Like many other university students, in March of 2020 I was uprooted from my nice, independent life and I moved back home. Cue National Lockdown.
As a rule, I keep myself very busy in term-time. I love being socially active, and I pride myself on how many plates I can spin at once. Once lockdown hit, this over-achieving, over-worked, perfectionist life I had built for myself came grinding to a succinct and resounding halt. I was at home, I had nothing to do, and sitting alone with only my thoughts and Tiger King to entertain me became mentally challenging very quickly.
Like everyone else, I tried to cram my days with banana bread, new languages, zoom quizzes and endless social media scrolling. It will come as no surprise to anyone that that didn’t work. All over Instagram were people seemingly coping better than me, or people telling me I shouldn’t be coping as well as I was. It was confusing and demoralising.
Then, a friend recommended me Casper ter Kuile’s book The Power of Ritual. Ter Kuile is a Harvard Divinity School graduate who encourages people to see the everyday as sacred. Ter Kuile presents this one, seemingly small idea: if we decide to see our everyday activities as sacred instead of mundane, we will live happier and more fulfilled lives.
I wasn’t immediately hooked. I still hate food shopping, and I can’t see how anyone would think brushing our teeth is a sacred and profound ritual. But, as I read on, I began to be swayed. Maybe, everyday things like eating a meal together, or going on a walk, or listening to music, could be appreciated more. As Casper expands in his book, these are all things that bind us together; maybe if we placed more importance on them, we could work around the profound loneliness that the Coronavirus has brought. Casper encourages us all to find a ritual we do every single day, and see what effect it has on our wellbeing.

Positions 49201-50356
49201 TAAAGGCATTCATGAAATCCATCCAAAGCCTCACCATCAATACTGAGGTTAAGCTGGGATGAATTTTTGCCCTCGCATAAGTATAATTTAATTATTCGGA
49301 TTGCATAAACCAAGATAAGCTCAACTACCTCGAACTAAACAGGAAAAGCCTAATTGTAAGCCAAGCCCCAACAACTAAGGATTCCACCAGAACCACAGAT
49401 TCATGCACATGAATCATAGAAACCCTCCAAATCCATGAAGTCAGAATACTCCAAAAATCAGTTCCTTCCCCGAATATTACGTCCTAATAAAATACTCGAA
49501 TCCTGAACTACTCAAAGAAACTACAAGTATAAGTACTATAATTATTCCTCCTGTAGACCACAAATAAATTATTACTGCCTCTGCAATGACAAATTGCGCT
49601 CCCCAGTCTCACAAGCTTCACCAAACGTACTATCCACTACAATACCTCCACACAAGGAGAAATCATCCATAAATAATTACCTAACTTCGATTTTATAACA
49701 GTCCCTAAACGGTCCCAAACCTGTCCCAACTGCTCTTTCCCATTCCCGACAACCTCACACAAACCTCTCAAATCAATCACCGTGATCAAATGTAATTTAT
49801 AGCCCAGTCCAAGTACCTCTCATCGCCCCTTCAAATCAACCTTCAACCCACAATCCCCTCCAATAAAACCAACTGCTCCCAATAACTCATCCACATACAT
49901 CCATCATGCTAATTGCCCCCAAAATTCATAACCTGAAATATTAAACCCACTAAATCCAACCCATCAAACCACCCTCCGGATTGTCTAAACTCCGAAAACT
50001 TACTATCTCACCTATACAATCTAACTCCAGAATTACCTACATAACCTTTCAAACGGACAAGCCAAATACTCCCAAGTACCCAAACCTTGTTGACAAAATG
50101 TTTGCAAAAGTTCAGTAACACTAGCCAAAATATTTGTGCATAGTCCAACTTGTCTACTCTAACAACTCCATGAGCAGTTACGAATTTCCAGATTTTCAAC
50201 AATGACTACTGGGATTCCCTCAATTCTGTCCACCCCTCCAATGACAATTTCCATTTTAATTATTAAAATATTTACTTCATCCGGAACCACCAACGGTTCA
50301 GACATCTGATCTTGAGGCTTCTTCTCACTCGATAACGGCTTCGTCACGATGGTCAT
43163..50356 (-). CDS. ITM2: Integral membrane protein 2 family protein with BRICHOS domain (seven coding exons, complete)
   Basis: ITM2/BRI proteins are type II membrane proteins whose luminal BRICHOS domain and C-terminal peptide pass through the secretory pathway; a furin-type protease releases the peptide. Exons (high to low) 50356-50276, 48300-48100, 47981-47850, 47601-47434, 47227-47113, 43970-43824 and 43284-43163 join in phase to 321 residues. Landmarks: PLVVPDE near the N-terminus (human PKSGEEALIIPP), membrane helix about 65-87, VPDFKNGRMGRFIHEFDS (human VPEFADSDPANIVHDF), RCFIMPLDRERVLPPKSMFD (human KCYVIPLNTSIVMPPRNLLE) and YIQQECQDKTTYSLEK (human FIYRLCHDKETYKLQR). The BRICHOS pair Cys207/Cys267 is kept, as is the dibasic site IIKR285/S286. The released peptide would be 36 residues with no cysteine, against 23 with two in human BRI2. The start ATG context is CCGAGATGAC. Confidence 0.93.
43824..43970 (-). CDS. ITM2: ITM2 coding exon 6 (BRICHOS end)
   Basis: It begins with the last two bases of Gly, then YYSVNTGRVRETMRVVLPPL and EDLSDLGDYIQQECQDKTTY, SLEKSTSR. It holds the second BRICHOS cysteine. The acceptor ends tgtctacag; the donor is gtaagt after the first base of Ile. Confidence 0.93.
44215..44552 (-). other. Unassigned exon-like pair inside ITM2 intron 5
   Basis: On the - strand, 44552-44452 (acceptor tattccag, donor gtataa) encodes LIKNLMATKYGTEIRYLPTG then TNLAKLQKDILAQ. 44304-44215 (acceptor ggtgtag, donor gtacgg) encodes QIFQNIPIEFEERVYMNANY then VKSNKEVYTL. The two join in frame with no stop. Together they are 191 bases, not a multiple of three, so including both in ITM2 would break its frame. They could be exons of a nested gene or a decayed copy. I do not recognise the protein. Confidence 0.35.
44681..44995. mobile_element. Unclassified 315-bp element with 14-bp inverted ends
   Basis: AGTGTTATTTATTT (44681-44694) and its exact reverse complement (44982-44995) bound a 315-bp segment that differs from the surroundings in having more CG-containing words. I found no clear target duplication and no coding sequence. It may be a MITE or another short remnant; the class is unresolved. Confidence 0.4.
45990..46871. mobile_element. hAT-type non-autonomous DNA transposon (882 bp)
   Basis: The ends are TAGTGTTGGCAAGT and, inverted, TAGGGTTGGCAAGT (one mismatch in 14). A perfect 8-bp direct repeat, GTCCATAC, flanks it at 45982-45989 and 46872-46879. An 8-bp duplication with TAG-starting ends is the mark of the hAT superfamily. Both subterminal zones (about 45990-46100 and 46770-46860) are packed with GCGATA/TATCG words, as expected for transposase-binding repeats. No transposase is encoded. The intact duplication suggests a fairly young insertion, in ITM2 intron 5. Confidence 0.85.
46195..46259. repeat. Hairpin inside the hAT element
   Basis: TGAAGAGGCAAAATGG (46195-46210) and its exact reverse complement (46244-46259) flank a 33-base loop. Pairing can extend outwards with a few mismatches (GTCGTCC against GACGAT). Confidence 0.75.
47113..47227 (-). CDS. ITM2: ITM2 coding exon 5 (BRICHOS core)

So, I decided to give it a chance. I found myself a ritual.
I had become thoroughly bored of the same walk I had been doing every day in lockdown, so that was a no-no. However, I did want to get a bit active and do something fun that made me smile. And so, as inspired by TikTok dance challenges, I decided to dance every single day and film myself doing it. I would learn a new K-Pop dance every 10 days (they’re feel-good, don’t judge), and post it online. Bear in mind, I have absolutely no dance experience, and was notoriously averse to a Zumba session while at school.
I am now well into my 3rd dance routine, and I can’t overstate how much joy it is bringing me. Day 1 – 4 are normally really challenging and tiring, day 5 -9 are the most fun ever, and by day 10 I’m ready to learn a new one.
I don’t think this new ritual of mine has had any life-altering effects. I still feel stress, I still feel anxiety, and I am still sceptical about the profundity of teeth-brushing. But, in a way I do feel less lonely. By posting my dances on TikTok and Instagram stories, people are reaching out to me and telling me I’m making them smile. I feel kind of connected to the K-Pop fandom by doing something creative within it. I share my dance videos with my family and we laugh together about how bad I was on day 1. By choosing to dedicate myself to this ritual, I have made and strengthened connections with the people I love. Who would have thought?
So, I encourage you all to pick up Casper ter Kuile’s book, or choose a ritual for yourself. It doesn’t have to be big or profound. I think there is something quite special about dedicating just a small slice of your life to something you enjoy, and treating it as sacred.
Oh, and if you want to see me have a daily boogie and generally treat K-Pop dances as a sacred part of life, follow me here!
Image courtesy of Yan Berthemy